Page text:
Wednesday, December 25, 2013

To Eat or Not to Eat

First, Tess Dawson wrote an entry for people who believe they are perceiving a god’s call, but are not sure. Her advice, in part:

Find something to represent the deity in question: picture from the internet, a symbol, a rock, a book, a cup, a doll, whatever. Set the image up on a table. Pour wine, vodka, good fruit juice, olive oil, milk, beer, kefir, perfume, or another fine beverage or liquid in a bowl or cup before the image. (Unless the deity in question has a history of wanting something like kool-aid or soda pop, you may want to avoid these.) If you’ve not been able to find out what liquid would be appropriate, go with your gut feeling. Bow down, prostrate yourself before the deity’s image, and pray. If you’re in this situation, the best prayer you can make is the one that is honest—there’s no formula here, no magic words, no formulaic incantation. 

Do not consume the liquid that you pour for the deity. Wait a cycle of a full day and night, then pour the liquid into the earth outside. Yes. Pour it into the earth. It is not "wasteful"--it was given to a deity and the deity consumed the essence of the liquid. By pouring it out, you are completing the process of sending it on to the deity. By drinking it instead, you may have interrupted this process (again, it can depend on context). 

Then she got flack from various quarters, offended at the idea that they should not consume the offerings themselves.

Galina Krasskova came to Tess's aid. After pointing out that her entry was specifically about deities one does not know -- and not those longstanding relationships where sharing the offerings might be an established practice -- she concludes:

(W)e act as though it is such a burden to give the least amount possible to our Gods. It should be a joy to give as much as we possibly can. ..and we wonder why our community is so fucked up. To my mind, it starts right here: with the penury, stinginess, and downright hostility toward sharing anything with the Gods. It starts right here. We have the community we deserve and oh we are so incredibly fucked.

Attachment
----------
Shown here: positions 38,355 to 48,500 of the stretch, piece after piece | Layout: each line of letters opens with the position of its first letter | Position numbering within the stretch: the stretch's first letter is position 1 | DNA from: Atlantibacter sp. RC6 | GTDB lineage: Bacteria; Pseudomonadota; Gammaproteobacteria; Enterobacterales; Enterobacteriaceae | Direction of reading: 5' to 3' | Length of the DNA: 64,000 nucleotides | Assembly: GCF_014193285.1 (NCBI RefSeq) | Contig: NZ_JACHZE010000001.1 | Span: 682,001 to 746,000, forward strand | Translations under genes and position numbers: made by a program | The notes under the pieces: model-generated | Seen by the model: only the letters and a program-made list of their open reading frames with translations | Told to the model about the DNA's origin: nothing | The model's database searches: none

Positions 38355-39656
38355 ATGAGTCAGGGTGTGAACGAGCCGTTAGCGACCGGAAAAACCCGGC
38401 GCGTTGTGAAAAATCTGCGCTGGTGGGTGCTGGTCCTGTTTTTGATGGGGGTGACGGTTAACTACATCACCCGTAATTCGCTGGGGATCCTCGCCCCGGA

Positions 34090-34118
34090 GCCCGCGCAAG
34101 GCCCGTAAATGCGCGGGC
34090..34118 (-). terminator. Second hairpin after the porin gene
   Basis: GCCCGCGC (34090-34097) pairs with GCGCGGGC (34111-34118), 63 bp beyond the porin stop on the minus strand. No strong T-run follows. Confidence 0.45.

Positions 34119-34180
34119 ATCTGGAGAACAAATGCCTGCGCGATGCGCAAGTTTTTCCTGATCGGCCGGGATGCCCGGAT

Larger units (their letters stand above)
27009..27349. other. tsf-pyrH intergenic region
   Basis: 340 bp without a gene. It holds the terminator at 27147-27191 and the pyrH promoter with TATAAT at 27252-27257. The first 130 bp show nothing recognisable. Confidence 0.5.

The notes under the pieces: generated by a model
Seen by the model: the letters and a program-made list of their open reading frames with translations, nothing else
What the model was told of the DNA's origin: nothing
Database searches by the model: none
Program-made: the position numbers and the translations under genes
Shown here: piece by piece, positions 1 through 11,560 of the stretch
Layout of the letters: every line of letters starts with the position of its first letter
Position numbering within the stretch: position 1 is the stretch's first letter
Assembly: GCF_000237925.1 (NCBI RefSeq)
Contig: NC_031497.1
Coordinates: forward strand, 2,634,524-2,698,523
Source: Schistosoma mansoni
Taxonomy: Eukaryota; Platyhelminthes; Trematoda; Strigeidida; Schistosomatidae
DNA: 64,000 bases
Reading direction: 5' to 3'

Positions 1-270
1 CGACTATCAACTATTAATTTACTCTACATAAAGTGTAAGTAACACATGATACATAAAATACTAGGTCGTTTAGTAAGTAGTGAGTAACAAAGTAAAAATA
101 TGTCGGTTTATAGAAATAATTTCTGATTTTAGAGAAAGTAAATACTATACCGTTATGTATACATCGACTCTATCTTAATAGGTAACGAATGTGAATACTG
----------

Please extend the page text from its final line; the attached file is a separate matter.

Tess wrote a follow-up here, with links to some of the criticisms.

I generally don't share in the offerings I give to my gods, although we do allow our household canine nature spirit to consume offerings to Frigga after a period of time. It's not because I fear the gods would be offended or insulted so much as a desire for the gift to be a gift. However, we have ample evidence that offerings to the Greek and Roman gods often came in the form of a public event including a meal shared with the gods -- i.e., the people ate the meat, the gods got the bones and fat as a burned offering.

So I come down right in the middle on this topic. I do not agree that offerings should never be consumed by the offeror, but I do think it's a very good idea to not do so until you're sure it's ok with the deity in question.

Mostly, I would like for everybody to stop fighting over such things. Eat or don't eat the offerings as you choose, and let others find their own devotional practices. There is no pagan Pope or Magisterium to divine proper doctrine and enforce it on the laity in our religion. Discuss, debate and disagree as needed, but then go forward as fellow travelers on the path.

1 comment:

  1. Pagans? Not arguing about something? Wouldn't that be a free cupcake day in Helheim. I agree with you here; every culture has its own "how-to's" and customs that may differ on this from others. Celts like pitching metal (and sometimes people) in lakes, we can assume they probably don't want them back. Food may have been considered more precious than that, but from my understanding bread or butter or the like left out for the spirits were FOR them, so you wouldn't take them back. However, you could eat the rest of the unoffered loaf and share. It's similar to Slavic offering customs, too.
    At any rate, yes we agree!